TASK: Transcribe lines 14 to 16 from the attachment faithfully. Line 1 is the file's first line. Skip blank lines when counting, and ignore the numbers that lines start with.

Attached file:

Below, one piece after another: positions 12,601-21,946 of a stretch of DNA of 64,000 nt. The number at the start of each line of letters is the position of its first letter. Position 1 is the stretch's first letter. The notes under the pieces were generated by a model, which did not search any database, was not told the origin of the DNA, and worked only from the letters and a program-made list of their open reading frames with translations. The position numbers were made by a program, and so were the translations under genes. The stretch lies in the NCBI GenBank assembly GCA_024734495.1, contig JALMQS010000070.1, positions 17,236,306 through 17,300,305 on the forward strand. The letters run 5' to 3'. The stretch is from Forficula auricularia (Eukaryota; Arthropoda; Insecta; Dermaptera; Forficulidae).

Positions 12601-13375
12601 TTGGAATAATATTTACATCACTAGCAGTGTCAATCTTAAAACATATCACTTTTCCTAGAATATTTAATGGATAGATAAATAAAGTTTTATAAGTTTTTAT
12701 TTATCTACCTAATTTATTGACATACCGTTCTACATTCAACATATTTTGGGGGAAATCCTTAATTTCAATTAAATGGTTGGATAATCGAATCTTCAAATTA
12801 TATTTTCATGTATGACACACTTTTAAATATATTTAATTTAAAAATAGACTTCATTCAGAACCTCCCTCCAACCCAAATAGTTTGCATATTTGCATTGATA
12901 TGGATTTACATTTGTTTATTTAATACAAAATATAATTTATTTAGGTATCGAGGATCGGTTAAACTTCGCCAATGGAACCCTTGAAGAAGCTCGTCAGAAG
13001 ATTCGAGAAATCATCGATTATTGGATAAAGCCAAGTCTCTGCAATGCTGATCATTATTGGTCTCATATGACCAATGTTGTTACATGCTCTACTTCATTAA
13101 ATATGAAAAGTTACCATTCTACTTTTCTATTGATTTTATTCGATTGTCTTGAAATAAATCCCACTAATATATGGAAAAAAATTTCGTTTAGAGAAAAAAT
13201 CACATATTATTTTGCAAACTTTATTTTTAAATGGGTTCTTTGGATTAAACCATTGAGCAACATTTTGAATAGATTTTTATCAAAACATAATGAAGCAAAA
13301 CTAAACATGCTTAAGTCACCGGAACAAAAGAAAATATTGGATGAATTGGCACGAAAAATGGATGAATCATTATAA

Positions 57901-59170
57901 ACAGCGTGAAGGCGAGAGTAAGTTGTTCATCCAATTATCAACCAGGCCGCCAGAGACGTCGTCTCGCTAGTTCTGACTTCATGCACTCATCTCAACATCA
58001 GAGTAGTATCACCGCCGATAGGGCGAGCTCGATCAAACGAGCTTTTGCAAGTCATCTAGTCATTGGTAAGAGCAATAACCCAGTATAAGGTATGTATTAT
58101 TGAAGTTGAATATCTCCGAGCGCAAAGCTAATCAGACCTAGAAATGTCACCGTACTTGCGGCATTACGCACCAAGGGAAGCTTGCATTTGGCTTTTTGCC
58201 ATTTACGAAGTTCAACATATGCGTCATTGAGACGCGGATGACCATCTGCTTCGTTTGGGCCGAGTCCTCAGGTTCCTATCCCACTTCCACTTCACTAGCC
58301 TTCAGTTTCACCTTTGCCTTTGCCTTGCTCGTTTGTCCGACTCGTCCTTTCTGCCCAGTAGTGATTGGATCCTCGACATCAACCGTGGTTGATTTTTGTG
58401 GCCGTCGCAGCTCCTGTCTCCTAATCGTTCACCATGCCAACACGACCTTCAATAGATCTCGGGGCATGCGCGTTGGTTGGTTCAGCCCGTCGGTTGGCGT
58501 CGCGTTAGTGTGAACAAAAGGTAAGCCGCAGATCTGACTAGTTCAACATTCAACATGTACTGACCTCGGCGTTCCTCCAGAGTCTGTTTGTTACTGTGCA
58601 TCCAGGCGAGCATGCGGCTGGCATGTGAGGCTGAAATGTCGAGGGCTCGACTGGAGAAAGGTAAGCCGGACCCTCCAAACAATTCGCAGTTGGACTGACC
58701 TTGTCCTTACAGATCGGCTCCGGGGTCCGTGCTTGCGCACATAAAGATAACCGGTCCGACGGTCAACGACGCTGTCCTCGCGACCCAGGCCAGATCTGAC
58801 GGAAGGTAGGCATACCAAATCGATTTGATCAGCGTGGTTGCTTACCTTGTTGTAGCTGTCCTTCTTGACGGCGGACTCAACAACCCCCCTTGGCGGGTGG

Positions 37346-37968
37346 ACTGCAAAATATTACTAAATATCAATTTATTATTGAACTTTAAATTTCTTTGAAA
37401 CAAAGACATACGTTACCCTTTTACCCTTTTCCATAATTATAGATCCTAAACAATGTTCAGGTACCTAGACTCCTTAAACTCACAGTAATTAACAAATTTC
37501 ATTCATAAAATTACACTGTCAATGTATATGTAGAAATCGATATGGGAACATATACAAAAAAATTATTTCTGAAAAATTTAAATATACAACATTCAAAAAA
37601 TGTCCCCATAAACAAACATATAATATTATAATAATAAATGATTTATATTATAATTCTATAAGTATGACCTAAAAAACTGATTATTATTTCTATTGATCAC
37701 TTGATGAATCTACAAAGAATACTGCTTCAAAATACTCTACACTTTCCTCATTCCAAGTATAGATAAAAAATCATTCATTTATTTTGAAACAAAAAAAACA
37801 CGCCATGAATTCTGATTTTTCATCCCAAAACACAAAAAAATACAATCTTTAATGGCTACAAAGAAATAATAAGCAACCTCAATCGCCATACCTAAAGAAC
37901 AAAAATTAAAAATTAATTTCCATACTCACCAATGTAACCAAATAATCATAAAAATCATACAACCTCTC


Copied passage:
58101 TGAAGTTGAATATCTCCGAGCGCAAAGCTAATCAGACCTAGAAATGTCACCGTACTTGCGGCATTACGCACCAAGGGAAGCTTGCATTTGGCTTTTTGCC
58201 ATTTACGAAGTTCAACATATGCGTCATTGAGACGCGGATGACCATCTGCTTCGTTTGGGCCGAGTCCTCAGGTTCCTATCCCACTTCCACTTCACTAGCC
58301 TTCAGTTTCACCTTTGCCTTTGCCTTGCTCGTTTGTCCGACTCGTCCTTTCTGCCCAGTAGTGATTGGATCCTCGACATCAACCGTGGTTGATTTTTGTG